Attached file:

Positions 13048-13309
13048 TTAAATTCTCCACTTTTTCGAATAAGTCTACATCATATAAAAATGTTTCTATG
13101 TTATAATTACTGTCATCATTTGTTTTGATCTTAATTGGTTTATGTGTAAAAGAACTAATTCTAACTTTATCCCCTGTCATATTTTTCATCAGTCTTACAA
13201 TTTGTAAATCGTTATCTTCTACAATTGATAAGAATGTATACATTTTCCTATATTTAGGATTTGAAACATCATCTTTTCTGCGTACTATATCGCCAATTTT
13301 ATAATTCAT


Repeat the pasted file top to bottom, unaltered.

Positions 13048-13309
13048 TTAAATTCTCCACTTTTTCGAATAAGTCTACATCATATAAAAATGTTTCTATG
13101 TTATAATTACTGTCATCATTTGTTTTGATCTTAATTGGTTTATGTGTAAAAGAACTAATTCTAACTTTATCCCCTGTCATATTTTTCATCAGTCTTACAA
13201 TTTGTAAATCGTTATCTTCTACAATTGATAAGAATGTATACATTTTCCTATATTTAGGATTTGAAACATCATCTTTTCTGCGTACTATATCGCCAATTTT
13301 ATAATTCAT